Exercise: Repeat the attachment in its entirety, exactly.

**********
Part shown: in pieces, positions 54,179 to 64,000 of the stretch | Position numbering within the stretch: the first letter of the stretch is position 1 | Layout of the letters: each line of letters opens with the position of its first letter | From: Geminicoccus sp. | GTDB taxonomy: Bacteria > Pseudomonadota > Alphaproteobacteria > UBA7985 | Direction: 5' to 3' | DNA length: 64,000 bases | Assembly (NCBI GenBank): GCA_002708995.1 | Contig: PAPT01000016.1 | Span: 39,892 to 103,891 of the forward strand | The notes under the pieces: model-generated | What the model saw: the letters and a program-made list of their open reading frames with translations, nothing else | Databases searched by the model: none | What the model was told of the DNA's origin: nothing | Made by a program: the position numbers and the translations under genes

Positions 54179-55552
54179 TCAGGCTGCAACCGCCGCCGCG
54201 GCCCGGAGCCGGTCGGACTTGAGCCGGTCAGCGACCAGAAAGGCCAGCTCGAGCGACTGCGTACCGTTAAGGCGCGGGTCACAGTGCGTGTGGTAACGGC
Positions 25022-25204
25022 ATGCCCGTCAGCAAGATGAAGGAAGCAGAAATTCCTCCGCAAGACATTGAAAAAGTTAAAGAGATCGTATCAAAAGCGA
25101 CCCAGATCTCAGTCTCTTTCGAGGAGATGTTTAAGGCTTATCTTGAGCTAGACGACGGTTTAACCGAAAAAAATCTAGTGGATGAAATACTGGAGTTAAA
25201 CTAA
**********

Part shown: in pieces, positions 54,179 to 64,000 of the stretch | Position numbering within the stretch: the first letter of the stretch is position 1 | Layout of the letters: each line of letters opens with the position of its first letter | From: Geminicoccus sp. | GTDB taxonomy: Bacteria > Pseudomonadota > Alphaproteobacteria > UBA7985 | Direction: 5' to 3' | DNA length: 64,000 bases | Assembly (NCBI GenBank): GCA_002708995.1 | Contig: PAPT01000016.1 | Span: 39,892 to 103,891 of the forward strand | The notes under the pieces: model-generated | What the model saw: the letters and a program-made list of their open reading frames with translations, nothing else | Databases searched by the model: none | What the model was told of the DNA's origin: nothing | Made by a program: the position numbers and the translations under genes

Positions 54179-55552
54179 TCAGGCTGCAACCGCCGCCGCG
54201 GCCCGGAGCCGGTCGGACTTGAGCCGGTCAGCGACCAGAAAGGCCAGCTCGAGCGACTGCGTACCGTTAAGGCGCGGGTCACAGTGCGTGTGGTAACGGC
Positions 25022-25204
25022 ATGCCCGTCAGCAAGATGAAGGAAGCAGAAATTCCTCCGCAAGACATTGAAAAAGTTAAAGAGATCGTATCAAAAGCGA
25101 CCCAGATCTCAGTCTCTTTCGAGGAGATGTTTAAGGCTTATCTTGAGCTAGACGACGGTTTAACCGAAAAAAATCTAGTGGATGAAATACTGGAGTTAAA
25201 CTAA